Operators must “lead the way” on delivering human-driven experiential travel if they hope to compete against sector disruptors such as Airbnb, delegates heard.
Sam Clark, managing director of Experience Travel Group, said he believed operator members of Aito were “ceding ground” to the home-sharing website by not fully using the expertise within their organisations.
He urged delegates to “double-down on the human connections” both during the booking process and when designing and running product in-destination, arguing “the friction… the stickiness” was what travellers seeking authentic experiences really wanted.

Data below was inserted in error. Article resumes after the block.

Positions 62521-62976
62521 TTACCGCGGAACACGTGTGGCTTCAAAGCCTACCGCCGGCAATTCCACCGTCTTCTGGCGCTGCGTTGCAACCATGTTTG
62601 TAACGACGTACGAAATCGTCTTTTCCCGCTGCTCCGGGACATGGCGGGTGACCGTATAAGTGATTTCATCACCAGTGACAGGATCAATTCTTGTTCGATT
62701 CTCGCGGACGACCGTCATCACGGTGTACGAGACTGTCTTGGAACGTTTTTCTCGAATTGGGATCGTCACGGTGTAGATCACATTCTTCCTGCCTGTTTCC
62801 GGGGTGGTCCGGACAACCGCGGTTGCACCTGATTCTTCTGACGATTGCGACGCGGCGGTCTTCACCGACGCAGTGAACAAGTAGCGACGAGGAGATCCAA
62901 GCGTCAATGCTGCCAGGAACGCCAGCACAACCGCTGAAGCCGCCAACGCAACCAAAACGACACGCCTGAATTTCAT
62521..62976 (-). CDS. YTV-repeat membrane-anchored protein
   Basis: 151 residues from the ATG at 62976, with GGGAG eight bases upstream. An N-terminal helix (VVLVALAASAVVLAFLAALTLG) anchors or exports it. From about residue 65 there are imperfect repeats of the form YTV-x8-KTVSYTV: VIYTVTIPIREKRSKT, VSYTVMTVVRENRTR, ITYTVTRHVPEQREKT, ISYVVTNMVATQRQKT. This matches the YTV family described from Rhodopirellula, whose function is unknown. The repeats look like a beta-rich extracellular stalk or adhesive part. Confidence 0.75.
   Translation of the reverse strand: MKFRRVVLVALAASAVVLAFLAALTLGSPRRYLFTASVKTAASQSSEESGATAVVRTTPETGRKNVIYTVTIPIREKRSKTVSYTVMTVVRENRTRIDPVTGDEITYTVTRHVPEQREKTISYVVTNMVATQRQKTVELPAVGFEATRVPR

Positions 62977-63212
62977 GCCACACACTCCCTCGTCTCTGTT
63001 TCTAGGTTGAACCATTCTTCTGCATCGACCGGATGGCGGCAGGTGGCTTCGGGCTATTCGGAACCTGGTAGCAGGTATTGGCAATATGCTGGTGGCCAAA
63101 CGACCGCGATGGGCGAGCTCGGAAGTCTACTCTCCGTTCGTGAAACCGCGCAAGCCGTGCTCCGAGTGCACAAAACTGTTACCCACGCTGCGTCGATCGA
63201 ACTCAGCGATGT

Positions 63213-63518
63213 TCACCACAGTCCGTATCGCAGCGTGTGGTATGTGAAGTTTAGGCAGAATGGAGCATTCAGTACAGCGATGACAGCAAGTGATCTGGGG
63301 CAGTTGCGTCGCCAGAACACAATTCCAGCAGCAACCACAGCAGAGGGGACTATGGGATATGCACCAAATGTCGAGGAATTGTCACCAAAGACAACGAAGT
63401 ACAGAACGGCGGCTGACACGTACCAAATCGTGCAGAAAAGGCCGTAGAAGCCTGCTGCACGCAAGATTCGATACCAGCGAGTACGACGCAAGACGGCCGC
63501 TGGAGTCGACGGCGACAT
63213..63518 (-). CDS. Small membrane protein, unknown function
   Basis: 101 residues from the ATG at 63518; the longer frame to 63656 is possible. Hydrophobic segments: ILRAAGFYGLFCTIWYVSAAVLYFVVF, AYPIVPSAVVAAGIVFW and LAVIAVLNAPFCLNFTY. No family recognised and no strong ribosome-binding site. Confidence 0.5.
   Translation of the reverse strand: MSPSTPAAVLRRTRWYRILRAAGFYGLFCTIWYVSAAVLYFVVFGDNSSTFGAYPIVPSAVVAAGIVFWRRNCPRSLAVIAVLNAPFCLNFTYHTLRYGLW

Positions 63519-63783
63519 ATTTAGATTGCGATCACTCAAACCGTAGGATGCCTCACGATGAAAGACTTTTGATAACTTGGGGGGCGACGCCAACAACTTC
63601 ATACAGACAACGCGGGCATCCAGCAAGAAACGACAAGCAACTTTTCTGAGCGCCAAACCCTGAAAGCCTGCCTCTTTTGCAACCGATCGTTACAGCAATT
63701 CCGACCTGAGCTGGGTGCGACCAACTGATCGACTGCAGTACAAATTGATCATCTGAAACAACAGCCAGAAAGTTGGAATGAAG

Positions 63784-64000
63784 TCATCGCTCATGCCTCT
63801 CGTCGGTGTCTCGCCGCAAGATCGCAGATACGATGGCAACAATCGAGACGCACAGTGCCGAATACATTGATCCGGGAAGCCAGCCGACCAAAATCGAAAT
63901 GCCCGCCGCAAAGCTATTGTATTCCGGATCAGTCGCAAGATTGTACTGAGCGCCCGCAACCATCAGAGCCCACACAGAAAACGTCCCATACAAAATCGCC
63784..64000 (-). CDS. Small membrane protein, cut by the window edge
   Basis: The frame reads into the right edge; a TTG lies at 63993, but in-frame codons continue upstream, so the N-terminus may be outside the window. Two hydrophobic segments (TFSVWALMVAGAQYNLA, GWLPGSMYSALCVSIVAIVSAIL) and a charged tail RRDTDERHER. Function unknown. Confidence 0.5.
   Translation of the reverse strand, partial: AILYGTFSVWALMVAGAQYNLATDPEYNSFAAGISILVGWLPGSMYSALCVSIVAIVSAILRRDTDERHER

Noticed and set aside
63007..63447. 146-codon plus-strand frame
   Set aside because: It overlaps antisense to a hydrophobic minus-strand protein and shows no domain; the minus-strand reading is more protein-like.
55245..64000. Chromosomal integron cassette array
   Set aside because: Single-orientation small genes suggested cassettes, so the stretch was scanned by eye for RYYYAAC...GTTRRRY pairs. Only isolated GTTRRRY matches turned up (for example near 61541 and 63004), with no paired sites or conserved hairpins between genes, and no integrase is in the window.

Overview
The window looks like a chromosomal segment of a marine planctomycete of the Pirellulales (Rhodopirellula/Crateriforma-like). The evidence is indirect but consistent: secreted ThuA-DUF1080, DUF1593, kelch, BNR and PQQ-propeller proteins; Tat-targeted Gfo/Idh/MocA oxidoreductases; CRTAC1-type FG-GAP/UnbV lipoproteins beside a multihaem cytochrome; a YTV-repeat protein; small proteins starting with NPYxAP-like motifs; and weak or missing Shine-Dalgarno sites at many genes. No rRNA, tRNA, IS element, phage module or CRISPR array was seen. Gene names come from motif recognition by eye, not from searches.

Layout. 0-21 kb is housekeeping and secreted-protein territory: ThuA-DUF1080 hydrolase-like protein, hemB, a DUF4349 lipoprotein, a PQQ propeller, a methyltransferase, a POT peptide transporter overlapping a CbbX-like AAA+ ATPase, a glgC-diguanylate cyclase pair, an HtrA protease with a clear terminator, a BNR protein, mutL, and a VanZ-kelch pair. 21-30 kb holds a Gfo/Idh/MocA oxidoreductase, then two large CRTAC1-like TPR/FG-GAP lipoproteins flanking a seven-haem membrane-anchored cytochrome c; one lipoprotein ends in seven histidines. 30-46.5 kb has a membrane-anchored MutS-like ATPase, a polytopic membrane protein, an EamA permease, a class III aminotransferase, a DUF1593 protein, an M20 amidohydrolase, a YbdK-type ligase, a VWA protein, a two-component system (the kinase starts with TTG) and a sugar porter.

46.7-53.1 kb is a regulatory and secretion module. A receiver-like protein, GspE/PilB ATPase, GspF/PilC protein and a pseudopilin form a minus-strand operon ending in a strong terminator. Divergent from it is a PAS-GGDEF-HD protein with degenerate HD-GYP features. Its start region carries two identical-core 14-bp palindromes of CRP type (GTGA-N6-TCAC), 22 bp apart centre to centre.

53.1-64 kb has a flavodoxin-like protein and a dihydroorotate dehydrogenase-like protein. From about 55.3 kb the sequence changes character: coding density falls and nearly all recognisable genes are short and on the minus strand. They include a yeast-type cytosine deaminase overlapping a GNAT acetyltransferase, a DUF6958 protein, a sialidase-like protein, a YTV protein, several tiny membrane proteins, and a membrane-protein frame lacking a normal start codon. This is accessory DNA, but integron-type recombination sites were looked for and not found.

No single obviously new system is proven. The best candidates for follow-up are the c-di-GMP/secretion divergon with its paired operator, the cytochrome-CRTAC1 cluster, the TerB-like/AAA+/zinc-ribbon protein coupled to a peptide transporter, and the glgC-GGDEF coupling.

“I’m not a Luddite and we should be using technology... but you can’t forget the human elements,” said Clark. “Travel relies upon people… the relationships, the mistakes – that’s what makes it interesting.”
Clark warned that operators who did not follow this approach “won’t be able to offer anything more than a booking algorithm”.
He said his company, which offers bespoke holidays in Asia, was “thinking hard” about how it created itineraries for clients and was focusing on “deciphering what people aren’t telling us” to give them the best experiences. Highlighting the most memorable part of trips – “the memory moment” – Clark said his clients rarely chose tourist hotspots when quoting their own moments.
“Most people don’t say Angkor Wat – one of our clients actually said it was singing along to Cliff Richard with their guide instead.
“Aito needs to be making the case for more of this style of experience-led travel.”